Care and Feeding of the HP 6632b

Yesterday Narrat1ve got a new (sort of) bench power supply in the form of an eBayed HP 6632b!
You can read what HP says about it but it basically kicks as much ass as I could really want or expect a single output PSU to kick. Until now I’d been using a couple of Tektronix PS503a units (which are pretty great, actually) and a Power Designs TW6050a (which is very heavy). However in the course of figuring out some VCO stuff I found myself really wanting to be able to step by small numbers of millivolts and trust with some certainty that what I was asking for was what I was getting (and the 6632b’s microamp measurement is handy for embedded stuff, too).
Anyhoo, the unit showed up all kinds of Dirt McGirt:

And had all kinds of goofy user settings in it. Ebay buyers of HP supplies take note:
Because I’m the kind of guy who reads the manual (and because a buddy of mine had just gotten one of these) I knew that it should have powered up in a certain state (namely, with the output disabled!) and it didn’t. One of the cool things about these supplies is that they talk RS-232 in many languages. One of the annoying things is that this one happened to be set to a language which sucked (COMPatibility, I guess an older GPIB compliant standard) and didn’t allow you to do many of the things that you can do with SCPI even from the front panel. After some head scratching and a LANG change this was resolved. The next problem was the fact that the front panel meter was a little off from what I was measuring at the output. “Lucky for me I have a fancy bench meter, and it’s easy to calibrate this thing,” I thought. WRONG.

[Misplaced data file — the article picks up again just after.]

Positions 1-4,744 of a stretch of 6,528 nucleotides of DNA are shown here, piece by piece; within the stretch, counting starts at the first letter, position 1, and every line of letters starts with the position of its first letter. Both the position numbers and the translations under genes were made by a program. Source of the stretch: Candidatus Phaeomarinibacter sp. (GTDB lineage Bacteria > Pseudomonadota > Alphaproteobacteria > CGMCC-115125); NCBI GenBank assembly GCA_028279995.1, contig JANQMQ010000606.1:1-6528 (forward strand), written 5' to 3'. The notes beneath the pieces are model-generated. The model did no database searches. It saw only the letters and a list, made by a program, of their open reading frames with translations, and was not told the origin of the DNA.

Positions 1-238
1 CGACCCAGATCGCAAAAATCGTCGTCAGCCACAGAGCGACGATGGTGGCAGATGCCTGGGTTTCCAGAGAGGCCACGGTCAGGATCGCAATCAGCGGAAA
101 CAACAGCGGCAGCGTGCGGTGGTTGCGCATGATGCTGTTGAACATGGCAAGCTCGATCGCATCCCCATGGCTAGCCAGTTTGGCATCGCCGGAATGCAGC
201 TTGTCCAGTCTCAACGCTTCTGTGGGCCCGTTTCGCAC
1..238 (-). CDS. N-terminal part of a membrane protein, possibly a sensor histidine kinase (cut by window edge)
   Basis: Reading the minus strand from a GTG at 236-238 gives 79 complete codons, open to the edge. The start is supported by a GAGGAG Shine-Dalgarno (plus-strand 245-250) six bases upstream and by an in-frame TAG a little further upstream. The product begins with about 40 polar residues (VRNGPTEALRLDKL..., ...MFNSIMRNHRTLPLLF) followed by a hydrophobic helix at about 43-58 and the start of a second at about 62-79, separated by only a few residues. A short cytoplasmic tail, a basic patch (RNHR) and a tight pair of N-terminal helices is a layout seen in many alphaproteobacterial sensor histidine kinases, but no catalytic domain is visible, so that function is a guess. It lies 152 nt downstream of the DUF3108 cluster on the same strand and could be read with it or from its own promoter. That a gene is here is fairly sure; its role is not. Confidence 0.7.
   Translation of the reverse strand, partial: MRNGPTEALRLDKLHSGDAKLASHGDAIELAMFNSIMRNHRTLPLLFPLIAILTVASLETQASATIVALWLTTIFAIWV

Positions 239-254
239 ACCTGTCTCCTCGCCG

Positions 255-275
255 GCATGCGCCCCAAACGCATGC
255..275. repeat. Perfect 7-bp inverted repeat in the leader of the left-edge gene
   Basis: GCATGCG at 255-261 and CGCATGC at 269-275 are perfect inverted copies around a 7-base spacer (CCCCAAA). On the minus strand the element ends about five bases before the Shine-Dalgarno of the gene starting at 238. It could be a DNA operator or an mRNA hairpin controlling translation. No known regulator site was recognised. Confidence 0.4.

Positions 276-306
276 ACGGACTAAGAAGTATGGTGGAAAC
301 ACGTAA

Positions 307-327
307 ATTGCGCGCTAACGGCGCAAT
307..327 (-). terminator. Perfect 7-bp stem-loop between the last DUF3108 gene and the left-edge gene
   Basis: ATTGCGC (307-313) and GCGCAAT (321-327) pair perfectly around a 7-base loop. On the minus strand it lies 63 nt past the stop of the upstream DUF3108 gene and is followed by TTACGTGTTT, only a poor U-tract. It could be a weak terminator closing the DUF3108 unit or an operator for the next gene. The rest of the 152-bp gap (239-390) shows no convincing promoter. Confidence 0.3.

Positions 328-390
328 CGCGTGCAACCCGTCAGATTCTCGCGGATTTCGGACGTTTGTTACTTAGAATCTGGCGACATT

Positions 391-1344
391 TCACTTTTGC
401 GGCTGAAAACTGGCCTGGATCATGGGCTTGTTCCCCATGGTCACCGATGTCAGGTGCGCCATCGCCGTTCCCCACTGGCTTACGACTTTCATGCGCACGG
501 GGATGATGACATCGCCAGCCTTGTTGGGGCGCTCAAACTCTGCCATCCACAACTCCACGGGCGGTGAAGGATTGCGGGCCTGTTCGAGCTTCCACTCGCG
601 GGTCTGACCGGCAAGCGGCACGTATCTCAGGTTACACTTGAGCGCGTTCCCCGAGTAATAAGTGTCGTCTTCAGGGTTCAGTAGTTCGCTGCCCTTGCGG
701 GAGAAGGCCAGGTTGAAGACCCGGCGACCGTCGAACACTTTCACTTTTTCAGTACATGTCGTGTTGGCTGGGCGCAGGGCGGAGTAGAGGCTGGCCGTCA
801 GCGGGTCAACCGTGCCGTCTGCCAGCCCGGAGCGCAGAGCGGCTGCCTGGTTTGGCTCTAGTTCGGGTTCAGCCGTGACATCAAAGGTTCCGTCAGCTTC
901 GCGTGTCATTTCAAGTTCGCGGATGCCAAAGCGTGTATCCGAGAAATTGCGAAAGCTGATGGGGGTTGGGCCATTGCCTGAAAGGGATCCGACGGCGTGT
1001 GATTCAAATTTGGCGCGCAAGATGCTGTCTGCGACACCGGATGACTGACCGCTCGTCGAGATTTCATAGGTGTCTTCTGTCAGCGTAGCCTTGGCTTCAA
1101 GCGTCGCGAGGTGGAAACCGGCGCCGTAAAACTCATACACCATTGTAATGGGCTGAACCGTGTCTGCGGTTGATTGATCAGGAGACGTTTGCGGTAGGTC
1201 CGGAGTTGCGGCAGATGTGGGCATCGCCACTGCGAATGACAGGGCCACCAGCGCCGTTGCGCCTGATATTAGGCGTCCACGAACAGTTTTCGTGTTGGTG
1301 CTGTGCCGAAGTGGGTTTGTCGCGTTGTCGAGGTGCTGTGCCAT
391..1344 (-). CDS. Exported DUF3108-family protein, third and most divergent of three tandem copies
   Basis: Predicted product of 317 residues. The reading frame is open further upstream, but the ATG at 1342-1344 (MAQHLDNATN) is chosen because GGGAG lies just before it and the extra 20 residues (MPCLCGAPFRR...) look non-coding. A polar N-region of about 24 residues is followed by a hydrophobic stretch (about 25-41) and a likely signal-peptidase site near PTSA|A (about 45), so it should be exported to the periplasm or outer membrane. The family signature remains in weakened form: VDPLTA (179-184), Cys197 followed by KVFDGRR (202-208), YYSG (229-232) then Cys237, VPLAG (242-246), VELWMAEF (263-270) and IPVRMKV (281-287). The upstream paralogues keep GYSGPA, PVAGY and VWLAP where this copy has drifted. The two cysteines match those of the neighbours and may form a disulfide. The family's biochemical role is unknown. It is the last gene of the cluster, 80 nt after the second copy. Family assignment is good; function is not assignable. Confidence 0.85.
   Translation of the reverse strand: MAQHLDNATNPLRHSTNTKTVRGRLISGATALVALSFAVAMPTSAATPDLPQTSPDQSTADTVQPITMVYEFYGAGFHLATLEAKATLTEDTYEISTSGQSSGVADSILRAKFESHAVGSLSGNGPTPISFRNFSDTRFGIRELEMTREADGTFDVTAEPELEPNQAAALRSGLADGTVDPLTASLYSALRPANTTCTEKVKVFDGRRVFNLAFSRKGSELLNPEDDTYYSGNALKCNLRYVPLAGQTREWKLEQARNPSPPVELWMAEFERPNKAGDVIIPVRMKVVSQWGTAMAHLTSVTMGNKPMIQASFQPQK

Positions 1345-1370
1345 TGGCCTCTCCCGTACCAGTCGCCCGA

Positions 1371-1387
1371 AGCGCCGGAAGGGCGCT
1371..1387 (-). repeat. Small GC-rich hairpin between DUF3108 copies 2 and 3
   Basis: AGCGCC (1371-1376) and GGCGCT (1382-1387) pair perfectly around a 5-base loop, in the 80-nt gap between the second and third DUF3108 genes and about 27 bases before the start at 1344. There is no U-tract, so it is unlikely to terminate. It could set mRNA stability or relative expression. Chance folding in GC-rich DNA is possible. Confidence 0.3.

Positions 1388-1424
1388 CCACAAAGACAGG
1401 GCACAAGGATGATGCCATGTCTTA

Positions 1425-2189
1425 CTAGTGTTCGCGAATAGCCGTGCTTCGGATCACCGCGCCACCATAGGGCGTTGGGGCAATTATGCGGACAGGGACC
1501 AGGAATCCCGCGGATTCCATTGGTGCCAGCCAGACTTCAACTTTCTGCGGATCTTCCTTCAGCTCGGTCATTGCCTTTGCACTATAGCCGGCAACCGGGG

Somebody had set the calibration password on this in times long gone by and there ain’t no changing it. I got the service manual and it turns out you can defeat password protection by flipping a DIP switch inside the chassis. This is when I took it apart and discovered the dirtball above.
After much swearing, compressed air, and windex, the inside of the chassis looked like this: